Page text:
The thinking here is that the engagement ring is given “on the condition” that the marriage occurs. If the parties marry, the gift is completed and the ring becomes the receiver’s separate property. If the parties don’t marry, at least in Texas, the court would look at the reasons why the marriage didn’t happen. In Virginia, however, the court is not likely to get past the first part of the question.
Virginia Code § 8.01-220 was enacted in 1968. Called the “Heart Balm Act,” it eliminated alienation of affection and breach of promise to marry as valid civil actions. In other words, spouses-to-be cannot sue each other civilly if the marriage falls through. The courts have extended this to the question of the engagement ring. Seeking recovery of the ring, or value equivalent to the ring, would involve seeking damages incurred from a breach of a promise to marry.
That is not to say that the courts never return the engagement ring. In a 1999 divorce case, the Fairfax Circuit Court ordered the return of an engagement ring as part of its equitable distribution of property. The court noted, however, that in that particular case the ring should be returned based on the wife’s promise to return the ring in the event of separation. These types of situations, however, are the exception that proves the rule: absent some outside promise or agreement, engagement rings are unconditional gifts in Virginia—meaning our divorce courts do not have the power to order their return.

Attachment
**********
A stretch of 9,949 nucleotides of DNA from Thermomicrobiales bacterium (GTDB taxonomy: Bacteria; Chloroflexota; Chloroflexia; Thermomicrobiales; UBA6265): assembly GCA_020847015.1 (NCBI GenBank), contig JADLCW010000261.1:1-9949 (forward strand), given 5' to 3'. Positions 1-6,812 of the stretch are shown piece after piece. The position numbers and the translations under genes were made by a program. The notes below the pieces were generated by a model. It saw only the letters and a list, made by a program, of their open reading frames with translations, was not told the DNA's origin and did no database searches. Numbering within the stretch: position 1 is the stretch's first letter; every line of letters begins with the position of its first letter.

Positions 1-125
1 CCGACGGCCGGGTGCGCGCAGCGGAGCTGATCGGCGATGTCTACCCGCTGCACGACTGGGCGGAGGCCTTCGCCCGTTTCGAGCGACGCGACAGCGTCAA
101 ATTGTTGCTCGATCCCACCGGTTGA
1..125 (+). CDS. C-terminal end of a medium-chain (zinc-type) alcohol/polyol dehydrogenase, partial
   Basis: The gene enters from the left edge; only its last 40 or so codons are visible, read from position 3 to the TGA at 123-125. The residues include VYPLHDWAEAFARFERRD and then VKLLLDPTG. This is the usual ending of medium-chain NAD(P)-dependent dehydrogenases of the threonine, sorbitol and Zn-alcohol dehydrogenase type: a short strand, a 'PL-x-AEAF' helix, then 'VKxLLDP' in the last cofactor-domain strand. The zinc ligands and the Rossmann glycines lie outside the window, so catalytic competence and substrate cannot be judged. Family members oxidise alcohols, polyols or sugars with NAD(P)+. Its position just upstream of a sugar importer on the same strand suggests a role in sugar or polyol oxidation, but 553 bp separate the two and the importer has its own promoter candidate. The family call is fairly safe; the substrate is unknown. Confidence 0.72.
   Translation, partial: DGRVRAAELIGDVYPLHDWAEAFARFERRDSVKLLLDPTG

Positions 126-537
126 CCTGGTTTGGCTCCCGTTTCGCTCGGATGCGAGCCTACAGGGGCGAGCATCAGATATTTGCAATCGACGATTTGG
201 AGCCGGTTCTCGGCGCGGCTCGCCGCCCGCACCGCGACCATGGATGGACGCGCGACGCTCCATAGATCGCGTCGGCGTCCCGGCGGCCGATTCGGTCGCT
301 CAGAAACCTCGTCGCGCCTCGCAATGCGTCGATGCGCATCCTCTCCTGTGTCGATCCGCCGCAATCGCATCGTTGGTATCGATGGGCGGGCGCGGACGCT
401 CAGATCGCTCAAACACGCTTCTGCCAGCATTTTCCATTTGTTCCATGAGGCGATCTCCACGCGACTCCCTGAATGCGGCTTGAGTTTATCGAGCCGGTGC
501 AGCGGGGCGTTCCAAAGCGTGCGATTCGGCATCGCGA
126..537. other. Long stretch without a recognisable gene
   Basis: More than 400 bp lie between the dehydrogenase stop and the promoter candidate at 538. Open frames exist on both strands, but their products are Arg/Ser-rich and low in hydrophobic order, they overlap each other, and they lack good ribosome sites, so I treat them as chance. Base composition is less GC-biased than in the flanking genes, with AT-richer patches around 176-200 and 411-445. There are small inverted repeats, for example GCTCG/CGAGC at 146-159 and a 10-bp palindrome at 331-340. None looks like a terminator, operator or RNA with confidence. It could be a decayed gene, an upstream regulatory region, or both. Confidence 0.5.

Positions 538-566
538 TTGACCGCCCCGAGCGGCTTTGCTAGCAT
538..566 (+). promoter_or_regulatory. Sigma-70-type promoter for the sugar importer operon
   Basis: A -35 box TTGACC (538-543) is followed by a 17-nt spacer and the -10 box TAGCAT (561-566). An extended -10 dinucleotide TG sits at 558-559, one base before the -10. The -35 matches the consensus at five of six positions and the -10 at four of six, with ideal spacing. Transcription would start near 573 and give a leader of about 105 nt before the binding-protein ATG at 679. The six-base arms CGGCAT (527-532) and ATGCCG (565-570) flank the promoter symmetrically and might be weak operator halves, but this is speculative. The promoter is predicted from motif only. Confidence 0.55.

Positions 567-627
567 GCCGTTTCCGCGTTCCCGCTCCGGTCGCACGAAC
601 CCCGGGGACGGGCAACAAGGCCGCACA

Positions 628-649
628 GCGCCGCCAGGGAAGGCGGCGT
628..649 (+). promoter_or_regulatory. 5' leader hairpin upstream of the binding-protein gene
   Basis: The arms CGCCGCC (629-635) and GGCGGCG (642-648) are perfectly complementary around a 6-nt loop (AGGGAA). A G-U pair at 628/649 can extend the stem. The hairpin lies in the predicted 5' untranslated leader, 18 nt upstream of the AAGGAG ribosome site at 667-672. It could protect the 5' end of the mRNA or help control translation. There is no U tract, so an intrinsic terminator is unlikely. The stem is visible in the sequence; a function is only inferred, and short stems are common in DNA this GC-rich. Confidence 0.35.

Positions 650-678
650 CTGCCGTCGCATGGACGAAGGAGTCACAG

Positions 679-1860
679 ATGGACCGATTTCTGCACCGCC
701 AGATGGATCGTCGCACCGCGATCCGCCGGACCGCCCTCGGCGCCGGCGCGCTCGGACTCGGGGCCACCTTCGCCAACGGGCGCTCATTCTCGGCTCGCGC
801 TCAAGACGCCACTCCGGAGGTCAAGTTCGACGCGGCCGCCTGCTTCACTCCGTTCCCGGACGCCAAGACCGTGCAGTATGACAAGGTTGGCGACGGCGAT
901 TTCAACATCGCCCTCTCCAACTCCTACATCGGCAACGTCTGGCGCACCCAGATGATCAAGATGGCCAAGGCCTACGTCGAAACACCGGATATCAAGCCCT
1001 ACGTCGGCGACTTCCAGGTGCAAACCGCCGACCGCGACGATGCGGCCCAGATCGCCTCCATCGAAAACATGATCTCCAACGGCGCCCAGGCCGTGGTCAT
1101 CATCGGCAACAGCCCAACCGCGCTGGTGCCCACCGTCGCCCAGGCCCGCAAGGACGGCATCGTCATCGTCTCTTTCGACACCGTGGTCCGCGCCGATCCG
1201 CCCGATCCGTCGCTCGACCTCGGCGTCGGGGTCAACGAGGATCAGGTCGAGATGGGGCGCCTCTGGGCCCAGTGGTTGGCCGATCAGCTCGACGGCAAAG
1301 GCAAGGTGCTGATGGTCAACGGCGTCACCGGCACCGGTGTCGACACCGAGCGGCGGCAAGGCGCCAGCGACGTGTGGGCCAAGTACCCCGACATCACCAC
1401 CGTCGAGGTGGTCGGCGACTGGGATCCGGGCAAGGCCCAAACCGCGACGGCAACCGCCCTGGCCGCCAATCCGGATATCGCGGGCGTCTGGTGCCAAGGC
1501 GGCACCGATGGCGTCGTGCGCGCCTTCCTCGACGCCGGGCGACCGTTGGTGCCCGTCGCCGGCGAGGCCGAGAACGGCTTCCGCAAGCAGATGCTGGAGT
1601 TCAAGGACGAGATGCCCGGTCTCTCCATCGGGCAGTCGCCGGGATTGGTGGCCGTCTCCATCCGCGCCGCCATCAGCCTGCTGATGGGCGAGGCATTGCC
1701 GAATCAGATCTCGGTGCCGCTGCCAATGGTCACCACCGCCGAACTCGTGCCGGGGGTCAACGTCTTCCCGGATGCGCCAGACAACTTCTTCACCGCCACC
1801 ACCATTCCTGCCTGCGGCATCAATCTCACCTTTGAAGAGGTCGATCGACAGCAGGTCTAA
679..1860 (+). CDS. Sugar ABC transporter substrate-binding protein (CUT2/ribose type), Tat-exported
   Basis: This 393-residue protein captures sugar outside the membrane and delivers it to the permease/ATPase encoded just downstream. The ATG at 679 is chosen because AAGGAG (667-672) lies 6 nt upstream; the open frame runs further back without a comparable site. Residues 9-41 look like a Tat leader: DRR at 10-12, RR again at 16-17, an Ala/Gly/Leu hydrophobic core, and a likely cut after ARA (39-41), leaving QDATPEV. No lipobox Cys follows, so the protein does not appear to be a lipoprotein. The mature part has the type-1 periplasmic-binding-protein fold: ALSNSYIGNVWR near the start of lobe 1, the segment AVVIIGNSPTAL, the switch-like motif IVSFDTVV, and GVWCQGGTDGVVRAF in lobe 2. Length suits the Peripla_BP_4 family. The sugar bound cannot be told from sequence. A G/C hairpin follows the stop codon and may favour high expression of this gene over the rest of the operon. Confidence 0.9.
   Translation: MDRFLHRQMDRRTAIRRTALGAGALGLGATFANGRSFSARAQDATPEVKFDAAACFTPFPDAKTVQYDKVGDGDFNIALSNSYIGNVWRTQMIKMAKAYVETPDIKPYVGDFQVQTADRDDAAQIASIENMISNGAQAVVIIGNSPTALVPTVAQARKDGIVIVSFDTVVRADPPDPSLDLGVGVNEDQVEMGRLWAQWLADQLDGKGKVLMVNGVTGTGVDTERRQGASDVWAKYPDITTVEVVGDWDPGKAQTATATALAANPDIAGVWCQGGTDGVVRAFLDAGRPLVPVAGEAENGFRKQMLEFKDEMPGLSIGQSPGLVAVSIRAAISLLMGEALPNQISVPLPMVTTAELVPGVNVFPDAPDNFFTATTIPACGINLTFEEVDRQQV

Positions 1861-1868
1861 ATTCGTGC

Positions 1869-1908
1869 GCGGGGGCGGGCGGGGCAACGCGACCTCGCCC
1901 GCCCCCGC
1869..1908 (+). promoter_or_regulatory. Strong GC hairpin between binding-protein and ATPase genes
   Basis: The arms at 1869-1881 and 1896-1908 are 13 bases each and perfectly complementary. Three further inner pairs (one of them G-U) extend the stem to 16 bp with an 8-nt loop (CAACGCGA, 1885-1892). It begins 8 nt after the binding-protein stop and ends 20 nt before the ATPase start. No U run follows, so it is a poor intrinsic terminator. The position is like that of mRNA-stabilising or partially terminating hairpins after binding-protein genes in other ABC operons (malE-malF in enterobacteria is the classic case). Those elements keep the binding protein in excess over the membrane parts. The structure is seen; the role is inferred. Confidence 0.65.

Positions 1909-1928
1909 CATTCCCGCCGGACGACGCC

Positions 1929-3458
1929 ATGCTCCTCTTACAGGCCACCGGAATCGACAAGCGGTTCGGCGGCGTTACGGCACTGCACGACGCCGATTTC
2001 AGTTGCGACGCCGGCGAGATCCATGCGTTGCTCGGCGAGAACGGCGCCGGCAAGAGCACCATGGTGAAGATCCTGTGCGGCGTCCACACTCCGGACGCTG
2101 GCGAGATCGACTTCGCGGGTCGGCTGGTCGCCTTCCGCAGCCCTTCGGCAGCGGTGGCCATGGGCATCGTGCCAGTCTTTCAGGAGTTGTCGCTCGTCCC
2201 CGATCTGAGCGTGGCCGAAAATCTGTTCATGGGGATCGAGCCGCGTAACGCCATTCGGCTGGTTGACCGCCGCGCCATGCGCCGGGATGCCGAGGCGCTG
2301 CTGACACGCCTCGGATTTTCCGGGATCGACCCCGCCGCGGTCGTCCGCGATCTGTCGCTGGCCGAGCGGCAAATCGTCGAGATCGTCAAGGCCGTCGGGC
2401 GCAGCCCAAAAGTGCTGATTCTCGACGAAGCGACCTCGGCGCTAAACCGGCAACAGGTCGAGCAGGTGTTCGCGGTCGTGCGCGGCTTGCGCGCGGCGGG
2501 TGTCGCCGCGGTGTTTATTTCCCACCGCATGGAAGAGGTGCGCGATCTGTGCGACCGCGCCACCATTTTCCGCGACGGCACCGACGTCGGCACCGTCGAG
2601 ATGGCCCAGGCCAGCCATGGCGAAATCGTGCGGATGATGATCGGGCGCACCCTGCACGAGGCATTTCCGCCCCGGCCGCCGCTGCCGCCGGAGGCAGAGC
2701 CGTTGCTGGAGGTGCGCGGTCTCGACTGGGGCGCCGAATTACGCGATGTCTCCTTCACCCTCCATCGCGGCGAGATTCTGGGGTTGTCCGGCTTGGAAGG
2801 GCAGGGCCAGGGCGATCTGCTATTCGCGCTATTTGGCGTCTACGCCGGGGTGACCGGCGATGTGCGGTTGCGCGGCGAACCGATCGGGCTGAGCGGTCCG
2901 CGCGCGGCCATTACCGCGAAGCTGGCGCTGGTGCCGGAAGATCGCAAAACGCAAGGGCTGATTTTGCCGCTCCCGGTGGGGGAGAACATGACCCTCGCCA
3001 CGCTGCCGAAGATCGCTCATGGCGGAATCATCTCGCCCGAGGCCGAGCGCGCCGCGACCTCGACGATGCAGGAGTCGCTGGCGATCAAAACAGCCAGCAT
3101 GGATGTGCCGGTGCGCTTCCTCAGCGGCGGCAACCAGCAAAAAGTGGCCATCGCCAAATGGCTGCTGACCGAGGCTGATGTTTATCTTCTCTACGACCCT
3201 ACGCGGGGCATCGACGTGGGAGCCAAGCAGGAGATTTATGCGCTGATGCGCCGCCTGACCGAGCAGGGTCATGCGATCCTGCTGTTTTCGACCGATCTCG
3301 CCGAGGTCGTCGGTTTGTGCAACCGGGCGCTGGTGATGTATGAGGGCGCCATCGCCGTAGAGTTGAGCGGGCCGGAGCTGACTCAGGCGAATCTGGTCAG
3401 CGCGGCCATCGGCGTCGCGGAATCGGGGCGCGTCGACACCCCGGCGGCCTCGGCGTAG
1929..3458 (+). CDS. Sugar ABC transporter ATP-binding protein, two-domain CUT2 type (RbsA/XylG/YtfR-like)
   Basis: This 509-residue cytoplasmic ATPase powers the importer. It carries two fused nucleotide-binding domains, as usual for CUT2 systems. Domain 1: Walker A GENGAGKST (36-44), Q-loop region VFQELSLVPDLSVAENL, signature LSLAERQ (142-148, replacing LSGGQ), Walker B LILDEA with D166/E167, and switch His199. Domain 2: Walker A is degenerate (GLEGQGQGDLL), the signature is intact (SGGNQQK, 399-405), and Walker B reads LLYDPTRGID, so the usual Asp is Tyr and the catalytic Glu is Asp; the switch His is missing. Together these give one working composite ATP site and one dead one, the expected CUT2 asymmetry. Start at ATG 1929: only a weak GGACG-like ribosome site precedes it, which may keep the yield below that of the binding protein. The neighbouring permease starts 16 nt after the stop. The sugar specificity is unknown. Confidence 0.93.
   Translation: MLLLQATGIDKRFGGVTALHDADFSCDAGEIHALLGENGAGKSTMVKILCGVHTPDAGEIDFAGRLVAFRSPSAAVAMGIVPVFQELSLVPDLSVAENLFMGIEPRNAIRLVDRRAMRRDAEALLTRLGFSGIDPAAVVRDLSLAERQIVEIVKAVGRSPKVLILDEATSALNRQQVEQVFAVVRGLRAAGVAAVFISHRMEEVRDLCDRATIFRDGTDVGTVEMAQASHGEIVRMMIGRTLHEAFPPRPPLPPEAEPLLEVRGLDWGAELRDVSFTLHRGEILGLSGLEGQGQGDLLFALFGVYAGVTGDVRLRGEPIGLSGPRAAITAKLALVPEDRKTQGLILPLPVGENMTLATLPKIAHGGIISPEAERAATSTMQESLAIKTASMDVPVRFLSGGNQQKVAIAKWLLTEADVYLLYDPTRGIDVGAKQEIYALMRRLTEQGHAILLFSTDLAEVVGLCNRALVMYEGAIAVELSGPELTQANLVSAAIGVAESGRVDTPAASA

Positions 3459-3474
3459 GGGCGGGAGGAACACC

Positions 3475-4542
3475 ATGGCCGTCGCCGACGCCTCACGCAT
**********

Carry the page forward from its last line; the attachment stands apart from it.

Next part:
Former spouses are not without options. If the parties enter into a property settlement agreement and agree the ring shall be returned, then the court will honor such an arrangement.
The treatment of engagement rings can be one of the trickiest aspects of separation and divorce cases. The family lawyers of Livesay & Myers, P.C., are experienced in dealing with this and many other property issues in divorce, and assist clients throughout Northern Virginia. Contact us to schedule a consultation today.